The most chilling film of the year has no vampires, zombies, or serial killers. It contains no thrills at all, just archival footage, news reports, graphics and a lot of policy wonks, politicians and scientists offering commentary. It's what they're talking about that'll turn your blood cold: nuclear annihilation and just how casually it could happen. Countdown to Zero is likely to score only minor returns at the box office, but it should strike a bull's-eye with its target audience of political junkies, some of whom may be in a position to help effect the change the documentary demands.
President John F. Kennedy gave a speech to the United Nations in 1961 in which he chillingly observed, "Every man, woman and child lives under a nuclear sword of Damocles." Countdown to Zero demonstrates exactly what he meant in a history lesson that begins with the splitting of the atom and expands to include the bombing of Hiroshima and Nagasaki, the arms race, terrorism in a nuclear age and more. The doc covers near-misses and other almost catastrophes and offers scenarios over what could happen if a bomb were to fall into the wrong hands or a computer system fail. Security is another big issue in a world where a Pakistani physicist, Dr. A.Q. Khan, approached nuclear technology as a retail enterprise and where safeguards in the former Soviet republics are so lax that stealing the enriched uranium necessary to make a bomb is almost simpler than shoplifting from a 7-11.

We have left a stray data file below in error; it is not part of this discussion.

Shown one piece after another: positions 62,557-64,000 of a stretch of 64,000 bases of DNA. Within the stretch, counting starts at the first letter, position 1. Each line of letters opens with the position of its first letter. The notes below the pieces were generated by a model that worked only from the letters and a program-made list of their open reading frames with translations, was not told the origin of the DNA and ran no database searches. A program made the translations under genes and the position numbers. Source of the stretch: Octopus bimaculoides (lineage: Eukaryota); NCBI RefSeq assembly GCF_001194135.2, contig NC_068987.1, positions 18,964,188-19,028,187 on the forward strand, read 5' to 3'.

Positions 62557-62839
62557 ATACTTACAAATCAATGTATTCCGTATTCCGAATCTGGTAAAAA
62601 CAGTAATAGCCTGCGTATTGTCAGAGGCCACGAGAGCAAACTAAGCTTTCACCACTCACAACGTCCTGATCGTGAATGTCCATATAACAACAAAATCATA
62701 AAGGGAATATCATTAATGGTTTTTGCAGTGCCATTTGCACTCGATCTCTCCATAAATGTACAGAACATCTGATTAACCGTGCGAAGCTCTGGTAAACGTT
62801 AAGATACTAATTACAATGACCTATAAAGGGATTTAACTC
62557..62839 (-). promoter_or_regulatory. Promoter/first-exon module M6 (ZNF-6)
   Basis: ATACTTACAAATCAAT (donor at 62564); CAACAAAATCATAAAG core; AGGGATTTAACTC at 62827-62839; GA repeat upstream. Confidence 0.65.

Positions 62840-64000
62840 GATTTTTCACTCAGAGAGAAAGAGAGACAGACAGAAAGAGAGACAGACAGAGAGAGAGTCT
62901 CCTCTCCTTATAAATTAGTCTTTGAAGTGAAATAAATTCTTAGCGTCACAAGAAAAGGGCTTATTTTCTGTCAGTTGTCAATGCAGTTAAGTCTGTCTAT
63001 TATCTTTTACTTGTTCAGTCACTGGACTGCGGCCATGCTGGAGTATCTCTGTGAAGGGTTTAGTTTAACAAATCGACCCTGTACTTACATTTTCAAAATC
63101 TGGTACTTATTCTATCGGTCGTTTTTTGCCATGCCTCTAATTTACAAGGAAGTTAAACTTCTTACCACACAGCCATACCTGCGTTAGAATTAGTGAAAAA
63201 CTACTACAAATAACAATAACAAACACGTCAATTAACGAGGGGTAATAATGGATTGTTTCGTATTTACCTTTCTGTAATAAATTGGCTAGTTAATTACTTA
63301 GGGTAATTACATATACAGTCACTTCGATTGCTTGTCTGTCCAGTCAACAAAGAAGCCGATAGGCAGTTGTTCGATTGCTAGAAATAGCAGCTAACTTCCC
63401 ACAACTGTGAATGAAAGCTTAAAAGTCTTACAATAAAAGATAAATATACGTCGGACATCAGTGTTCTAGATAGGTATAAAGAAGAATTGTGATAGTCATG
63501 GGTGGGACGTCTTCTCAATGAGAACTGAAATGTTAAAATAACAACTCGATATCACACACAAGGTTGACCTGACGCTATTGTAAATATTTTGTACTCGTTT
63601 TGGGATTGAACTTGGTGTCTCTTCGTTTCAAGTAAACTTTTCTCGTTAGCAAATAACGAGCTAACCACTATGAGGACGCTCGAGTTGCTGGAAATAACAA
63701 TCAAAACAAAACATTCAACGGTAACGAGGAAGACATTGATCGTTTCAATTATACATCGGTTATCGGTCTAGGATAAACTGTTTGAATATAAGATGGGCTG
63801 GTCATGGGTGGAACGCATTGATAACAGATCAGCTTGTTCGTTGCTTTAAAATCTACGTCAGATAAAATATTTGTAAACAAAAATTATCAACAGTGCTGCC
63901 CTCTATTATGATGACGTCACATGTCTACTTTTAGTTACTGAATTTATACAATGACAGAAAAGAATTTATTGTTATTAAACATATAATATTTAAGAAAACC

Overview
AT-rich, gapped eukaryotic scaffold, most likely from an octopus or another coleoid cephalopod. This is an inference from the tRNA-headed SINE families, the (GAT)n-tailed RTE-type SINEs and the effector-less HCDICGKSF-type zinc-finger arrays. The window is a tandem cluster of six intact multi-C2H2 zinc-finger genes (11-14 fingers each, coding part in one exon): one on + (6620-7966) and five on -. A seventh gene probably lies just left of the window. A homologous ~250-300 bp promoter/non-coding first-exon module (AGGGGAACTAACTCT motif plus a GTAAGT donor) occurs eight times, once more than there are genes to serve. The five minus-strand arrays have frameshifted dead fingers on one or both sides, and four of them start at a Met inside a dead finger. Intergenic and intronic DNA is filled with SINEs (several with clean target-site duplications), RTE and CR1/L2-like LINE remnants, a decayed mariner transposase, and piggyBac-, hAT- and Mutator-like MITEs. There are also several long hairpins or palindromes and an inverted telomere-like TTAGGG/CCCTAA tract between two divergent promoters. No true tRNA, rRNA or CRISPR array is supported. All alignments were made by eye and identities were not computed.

Director Lucy Walker has amassed an impressive list of talking heads for her project including President Jimmy Carter, former Soviet leader Mikhail Gorbachev, recent Brit Prime Minister Tony Blair, Pakistani ex-President Pervez Musharraf, Carter's National Security Adviser Zbigniew Brzezinski, former Defense Secretary Robert McNamara and assorted CIA analysts (including Valerie Plame), scientists (including Robert Oppenheimer in archival footage) and other experts. There are charts and aerial maps showing what the blast patterns would be in the major cities of the world. Footage of terrorist attacks from around the world along with security tapes from the New York subway underline exactly how vulnerable the world is.
Some points are driven home over and over again and that repetition robs the doc of a bit of its power, but overall Countdown to Zero is effective and frightening. It is not a film without hope, as this is very much an advocacy film that suggests how the nuclear threat could be eliminated, but in making its argument, it emphasizes the worst case scenario, an almost lyrical imagining that has the force of a brutal punch to the gut.
Distributor: Magnolia Pictures
Director: Lucy Walker
Producer: Lawrence Bender
Rating: PG for thematic material, images of destruction and incidental smoking.
Running time: 90 min
Release Date: July 23 NY, July 30 LA